Do you ever feel like you’re winning in one role, only to be losing in another? In a few short months, I gave birth to my first child, moved to a new city, and started a new job. As a box-checking achiever, I believed I could do one better, so why not add another top stressor—a flare-up of my autoimmune disease.
At the time, I believed I could manage all these things and more in perfect balance, with 100% excellence. I may have been slightly delusional. Two sleep-deprived months in, I started to feel the strain. Where was this work-life balance thing I had heard so much about?
What if we’re asking the wrong question? Is true balance even possible?
In Luke 10:41-42 NLT, Jesus told Martha, another box-checking achiever, “… you are worried and upset over all these details! There is only one thing worth being concerned about. …”
Based on this statement, life is not meant to be in balance. Rather, one thing is always supposed to outweigh the others: our relationship with God.
It’s easy to get consumed by schedules, deadlines, and to-do lists. We allow busyness to replace time spent with God. Two things helped me learn to keep my focus on the one thing when everything around me felt out of balance.
Research has shown multi-tasking (shifting back and forth between tasks) isn’t efficient because each time we do, it costs our brains time to refocus, resulting in lowered productivity. Why, then, do we waste so much of our time and energy trying to juggle too many things, believing we can do them all well? It’s time to replace some of the items on your to-do list. Focus on what you can do, and trust God with the rest. Only I can be a wife to my husband and a mother to my son. In order to have enough time to devote to what God has given only me to do, I say no to some things. Think of it this way: When you say no to spending time doing what someone else can surely do, you replace it with more time doing what only you can do! Say no as often as you need to, and replace it with a yes to your priorities.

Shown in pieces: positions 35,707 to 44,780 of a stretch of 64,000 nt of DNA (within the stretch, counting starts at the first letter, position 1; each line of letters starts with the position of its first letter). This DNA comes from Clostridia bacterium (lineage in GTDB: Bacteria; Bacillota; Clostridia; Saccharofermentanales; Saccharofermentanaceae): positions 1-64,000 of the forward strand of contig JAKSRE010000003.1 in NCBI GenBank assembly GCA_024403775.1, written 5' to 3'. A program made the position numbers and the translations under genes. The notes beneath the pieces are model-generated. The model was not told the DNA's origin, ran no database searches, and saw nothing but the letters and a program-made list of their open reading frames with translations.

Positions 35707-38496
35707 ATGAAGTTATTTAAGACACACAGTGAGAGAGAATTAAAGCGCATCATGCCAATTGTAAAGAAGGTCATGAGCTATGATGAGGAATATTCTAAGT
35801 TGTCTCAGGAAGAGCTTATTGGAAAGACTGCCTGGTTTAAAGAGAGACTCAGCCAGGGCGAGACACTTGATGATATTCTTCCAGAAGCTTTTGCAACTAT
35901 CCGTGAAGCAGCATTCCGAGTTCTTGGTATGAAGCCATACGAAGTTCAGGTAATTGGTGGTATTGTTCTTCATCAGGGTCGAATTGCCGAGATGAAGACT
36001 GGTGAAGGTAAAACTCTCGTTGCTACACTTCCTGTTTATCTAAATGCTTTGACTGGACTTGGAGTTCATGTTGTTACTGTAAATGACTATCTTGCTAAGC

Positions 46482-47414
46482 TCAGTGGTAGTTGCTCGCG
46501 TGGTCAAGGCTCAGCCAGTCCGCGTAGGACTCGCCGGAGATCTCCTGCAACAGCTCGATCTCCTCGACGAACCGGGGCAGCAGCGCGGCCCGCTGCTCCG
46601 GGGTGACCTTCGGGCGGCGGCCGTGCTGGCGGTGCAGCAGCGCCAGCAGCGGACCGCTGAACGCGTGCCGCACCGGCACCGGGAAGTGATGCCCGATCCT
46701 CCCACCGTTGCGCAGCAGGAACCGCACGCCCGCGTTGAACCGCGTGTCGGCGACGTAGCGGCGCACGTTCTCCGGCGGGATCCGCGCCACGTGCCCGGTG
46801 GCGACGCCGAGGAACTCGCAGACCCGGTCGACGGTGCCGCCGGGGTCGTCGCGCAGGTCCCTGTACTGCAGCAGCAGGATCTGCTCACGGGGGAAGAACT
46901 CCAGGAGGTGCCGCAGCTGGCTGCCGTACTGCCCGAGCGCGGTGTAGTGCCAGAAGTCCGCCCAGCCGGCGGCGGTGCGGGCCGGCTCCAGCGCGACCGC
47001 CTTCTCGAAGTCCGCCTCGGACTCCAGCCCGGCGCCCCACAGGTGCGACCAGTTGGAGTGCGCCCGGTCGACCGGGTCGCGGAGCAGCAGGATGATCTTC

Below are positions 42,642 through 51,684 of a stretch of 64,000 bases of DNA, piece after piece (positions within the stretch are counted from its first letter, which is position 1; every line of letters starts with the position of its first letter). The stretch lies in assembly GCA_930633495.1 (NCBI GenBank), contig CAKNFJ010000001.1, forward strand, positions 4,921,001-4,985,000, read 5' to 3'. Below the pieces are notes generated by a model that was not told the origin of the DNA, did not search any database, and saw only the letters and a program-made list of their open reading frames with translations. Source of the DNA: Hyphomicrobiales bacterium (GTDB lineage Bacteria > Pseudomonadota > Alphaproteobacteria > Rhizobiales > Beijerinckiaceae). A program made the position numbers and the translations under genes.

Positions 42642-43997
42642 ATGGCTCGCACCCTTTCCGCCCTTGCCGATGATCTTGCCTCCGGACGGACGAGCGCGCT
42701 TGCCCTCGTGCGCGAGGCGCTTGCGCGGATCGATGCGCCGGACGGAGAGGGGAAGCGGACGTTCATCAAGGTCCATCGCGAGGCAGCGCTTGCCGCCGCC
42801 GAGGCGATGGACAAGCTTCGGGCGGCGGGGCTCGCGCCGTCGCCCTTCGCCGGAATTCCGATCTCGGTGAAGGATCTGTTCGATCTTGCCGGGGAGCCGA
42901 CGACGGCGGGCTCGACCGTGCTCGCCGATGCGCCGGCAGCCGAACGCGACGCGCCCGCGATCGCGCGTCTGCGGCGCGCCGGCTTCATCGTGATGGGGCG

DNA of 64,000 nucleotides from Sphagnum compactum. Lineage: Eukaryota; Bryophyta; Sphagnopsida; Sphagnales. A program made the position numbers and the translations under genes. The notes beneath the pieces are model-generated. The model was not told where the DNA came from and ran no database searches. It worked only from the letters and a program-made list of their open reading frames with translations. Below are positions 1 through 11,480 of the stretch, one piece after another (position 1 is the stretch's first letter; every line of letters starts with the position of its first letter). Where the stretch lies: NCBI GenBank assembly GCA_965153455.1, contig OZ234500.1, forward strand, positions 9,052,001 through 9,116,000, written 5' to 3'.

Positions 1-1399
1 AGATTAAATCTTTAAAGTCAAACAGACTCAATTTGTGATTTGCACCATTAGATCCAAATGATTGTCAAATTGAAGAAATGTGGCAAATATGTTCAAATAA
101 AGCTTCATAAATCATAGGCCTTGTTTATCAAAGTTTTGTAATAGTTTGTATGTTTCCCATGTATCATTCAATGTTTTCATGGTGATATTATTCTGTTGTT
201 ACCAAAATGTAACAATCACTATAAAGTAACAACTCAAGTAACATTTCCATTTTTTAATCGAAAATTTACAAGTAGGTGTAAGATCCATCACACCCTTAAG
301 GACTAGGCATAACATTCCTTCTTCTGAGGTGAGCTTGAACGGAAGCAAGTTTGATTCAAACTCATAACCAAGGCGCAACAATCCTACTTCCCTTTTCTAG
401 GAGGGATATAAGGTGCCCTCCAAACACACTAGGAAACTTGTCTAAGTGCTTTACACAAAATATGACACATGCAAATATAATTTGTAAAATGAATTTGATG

We often think of balance as being able to shut off one role or aspect of ourselves so we can focus on another. Jesus didn’t take off his “God hat” when hanging out around the campfire eating a fish fry with the disciples. He was and is God all the time. Rather than trying to turn off an aspect of ourselves, let’s embrace the fact that everything we do or experience will be seen through the lens of who we fully are. A married, working mother of four has a perspective different from that of a single student with no kids. Don’t try to shut out who you are in your season of life—embrace it, and share it with others!
Don’t spend your life chasing the unicorn of work-life balance. Embrace the off-balance life God has called us to! Only one thing really matters—staying connected to Jesus. Maintaining this relationship and connection allows us to live in moment-by-moment obedience. Then, we can be fully present in the most important things God has called us to.